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    $\begingroup$ I fought in a "Gottesgericht", at least as a carny [i'm a hema fighter] . I want to add to this answere that the believe was "if god knows everything, he'll grant the right combatant victory because [bananas]". that's it, no questions asked. medival law led to some strange implications over this fight. if you ever heard of a so called letter of indulgence, a similar mechanic took root here: somebody challanged to a duel could always hire somebody else to fight in their place, usually till first blood (not death). our grandmaster who passed our fighting style book made a living out of this $\endgroup$ – clockw0rk Sep 22 '20 at 14:43
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    $\begingroup$ @clockw0rk That is a good point. That said, marital duels are complicated by the fact that it was normally the husband who fought in a woman's place or paid for such an indulgence. $\endgroup$ – Nosajimiki Sep 22 '20 at 15:25
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    $\begingroup$ "Pun intended" - how about another one - change "two-fold" to "dual purpose" $\endgroup$ – manassehkatz-Moving 2 Codidact Sep 23 '20 at 15:27
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In Medieval Germany there was a tradition of 'Marital Duels':

Married couples could legally settle their disputes by fighting a Marital Duel. To even the field, the man had to fight from inside a hole with one arm tied behind his back. The woman was free to move and was armed with a sack filled with rocks. The man had three clubs at his disposal. If he touched the side of his hole during combat, he would forfeit one of his clubs. Whoever lost the battle would be put to death. -- Source: Crazy Facts

... so this concept isn't unheard of. But as noted such duels (at least before the invention of firearms) were mismatches, strongly favoring the physical strength of males. I suppose one could make it more fair in a society where women were encouraged to train in light dueling weaponry (rapiers, epees, dueling pistols, etc), but no human society (fantasy fiction notwithstanding) has ever been that egalitarian about arming and training women.

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    $\begingroup$ It was not the strength but expected training that favored the man. Modern HEMA competition results demonstrate that in cases where experience level is more or less comparable sword fighting is actually one of the most fair sports in the world for people of different strength and gender to compete against each other in, but in Medieval Europe only boys were trained to fight. $\endgroup$ – Nosajimiki Sep 21 '20 at 17:26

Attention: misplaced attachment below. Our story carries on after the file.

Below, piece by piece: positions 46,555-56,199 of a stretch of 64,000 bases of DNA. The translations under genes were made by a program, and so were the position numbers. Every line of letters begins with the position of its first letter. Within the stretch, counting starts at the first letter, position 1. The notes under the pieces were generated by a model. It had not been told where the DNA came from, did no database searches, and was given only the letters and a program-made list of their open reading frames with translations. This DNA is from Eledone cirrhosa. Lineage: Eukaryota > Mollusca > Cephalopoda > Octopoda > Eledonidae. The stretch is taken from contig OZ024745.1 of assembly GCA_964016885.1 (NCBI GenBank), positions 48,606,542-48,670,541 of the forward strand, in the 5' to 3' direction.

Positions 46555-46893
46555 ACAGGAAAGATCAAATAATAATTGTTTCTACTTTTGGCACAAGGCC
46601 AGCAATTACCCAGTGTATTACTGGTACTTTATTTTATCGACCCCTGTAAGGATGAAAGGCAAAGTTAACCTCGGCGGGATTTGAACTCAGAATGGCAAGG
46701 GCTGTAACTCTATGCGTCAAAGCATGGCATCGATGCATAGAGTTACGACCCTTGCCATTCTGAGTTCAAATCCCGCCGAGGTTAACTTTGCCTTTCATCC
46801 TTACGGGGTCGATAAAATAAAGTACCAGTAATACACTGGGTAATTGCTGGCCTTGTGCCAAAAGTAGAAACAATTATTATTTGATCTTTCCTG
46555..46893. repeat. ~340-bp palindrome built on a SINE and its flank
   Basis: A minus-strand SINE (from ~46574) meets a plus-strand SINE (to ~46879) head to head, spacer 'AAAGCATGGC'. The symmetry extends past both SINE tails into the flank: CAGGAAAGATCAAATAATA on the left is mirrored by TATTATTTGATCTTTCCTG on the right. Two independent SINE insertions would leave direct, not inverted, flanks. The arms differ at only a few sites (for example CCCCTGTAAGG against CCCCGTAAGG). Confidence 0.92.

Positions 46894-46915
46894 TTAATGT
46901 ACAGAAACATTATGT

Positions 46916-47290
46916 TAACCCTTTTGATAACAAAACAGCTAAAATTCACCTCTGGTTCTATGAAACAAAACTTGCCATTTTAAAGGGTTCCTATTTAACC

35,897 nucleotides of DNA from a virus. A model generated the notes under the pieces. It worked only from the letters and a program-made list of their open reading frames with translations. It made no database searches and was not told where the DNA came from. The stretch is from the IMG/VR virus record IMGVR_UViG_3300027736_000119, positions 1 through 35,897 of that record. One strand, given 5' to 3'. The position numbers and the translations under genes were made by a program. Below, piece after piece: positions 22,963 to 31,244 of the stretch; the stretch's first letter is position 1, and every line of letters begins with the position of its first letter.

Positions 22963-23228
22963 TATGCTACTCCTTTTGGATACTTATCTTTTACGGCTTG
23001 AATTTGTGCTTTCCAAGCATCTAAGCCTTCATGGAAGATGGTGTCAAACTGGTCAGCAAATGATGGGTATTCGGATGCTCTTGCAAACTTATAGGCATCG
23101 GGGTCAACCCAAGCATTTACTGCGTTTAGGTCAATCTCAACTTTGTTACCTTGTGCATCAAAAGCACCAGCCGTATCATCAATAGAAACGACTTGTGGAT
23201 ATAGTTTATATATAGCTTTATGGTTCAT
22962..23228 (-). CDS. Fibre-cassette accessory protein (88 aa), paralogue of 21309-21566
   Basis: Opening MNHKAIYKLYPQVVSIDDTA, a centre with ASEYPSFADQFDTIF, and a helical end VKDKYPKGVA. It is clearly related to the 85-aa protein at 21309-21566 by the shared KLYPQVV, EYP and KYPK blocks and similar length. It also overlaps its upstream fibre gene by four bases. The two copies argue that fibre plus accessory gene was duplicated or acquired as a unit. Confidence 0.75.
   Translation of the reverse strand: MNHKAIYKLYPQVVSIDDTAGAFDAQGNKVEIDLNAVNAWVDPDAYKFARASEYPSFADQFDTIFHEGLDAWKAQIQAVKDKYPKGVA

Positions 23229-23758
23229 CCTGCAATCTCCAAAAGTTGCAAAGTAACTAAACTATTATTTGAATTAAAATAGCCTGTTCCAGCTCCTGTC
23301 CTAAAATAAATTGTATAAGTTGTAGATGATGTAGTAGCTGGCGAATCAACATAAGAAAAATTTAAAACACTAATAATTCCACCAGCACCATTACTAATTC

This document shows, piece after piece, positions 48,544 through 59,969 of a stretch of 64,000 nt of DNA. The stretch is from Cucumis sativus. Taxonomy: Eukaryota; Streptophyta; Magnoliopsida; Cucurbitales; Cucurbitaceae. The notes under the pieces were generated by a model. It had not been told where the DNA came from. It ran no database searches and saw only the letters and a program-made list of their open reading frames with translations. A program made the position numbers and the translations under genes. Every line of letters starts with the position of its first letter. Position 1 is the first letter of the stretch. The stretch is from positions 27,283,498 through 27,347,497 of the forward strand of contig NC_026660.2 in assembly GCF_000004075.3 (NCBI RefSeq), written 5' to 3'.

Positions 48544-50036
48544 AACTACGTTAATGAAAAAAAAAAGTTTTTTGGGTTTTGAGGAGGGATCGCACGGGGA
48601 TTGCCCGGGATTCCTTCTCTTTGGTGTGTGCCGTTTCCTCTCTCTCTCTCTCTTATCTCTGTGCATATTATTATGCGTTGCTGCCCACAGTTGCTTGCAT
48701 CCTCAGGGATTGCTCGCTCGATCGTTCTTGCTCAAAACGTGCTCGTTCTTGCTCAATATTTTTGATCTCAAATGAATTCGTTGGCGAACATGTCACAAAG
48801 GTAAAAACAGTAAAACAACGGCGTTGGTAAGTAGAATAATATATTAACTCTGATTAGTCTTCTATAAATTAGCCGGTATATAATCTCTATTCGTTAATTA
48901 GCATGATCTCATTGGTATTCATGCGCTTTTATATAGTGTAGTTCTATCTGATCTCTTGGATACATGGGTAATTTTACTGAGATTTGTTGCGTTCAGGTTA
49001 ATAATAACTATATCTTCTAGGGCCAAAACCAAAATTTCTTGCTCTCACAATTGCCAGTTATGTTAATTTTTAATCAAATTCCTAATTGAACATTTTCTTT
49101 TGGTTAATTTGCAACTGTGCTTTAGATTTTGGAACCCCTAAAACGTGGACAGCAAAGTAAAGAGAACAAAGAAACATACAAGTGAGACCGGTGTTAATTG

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    $\begingroup$ That's a very good example! One note though, having female soldiers (or not) is not as much about being egalitarian as about using the expendable men rather than the valuable women as spear/cannon fodder. $\endgroup$ – BIOStheZerg Sep 22 '20 at 8:35
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    $\begingroup$ "no human society has ever been that egalitarian about arming and training women" - correction: no human society has ever been that suicidal about arming and training women. Before industrialization and modern medicine, women had to make as many babies as possible, in order to at least some of them surviving into adulthood. And someone still had to tend to the crops and animals anyway while the husband was away at war. A pre-industrial society which sent a significant portion of their women to fight, would go extinct in a few generations. $\endgroup$ – vsz Sep 22 '20 at 10:13
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    $\begingroup$ @TedWrigley : you are twisting my words around. I wasn't advocating slavery. Men in that time didn't just lounge around, they also did hard labor, and they did most of the more dangerous labor, to protect women. You might see "protecting women" as some kind of an insult if your ideological views make you see it like that, but if you placed yourself into the technological and sociological constraint of those times, you would understand that it was anything but that. Try building a different society with those given constraints, and they will starve or be wiped out by their neighbors. $\endgroup$ – vsz Sep 22 '20 at 10:53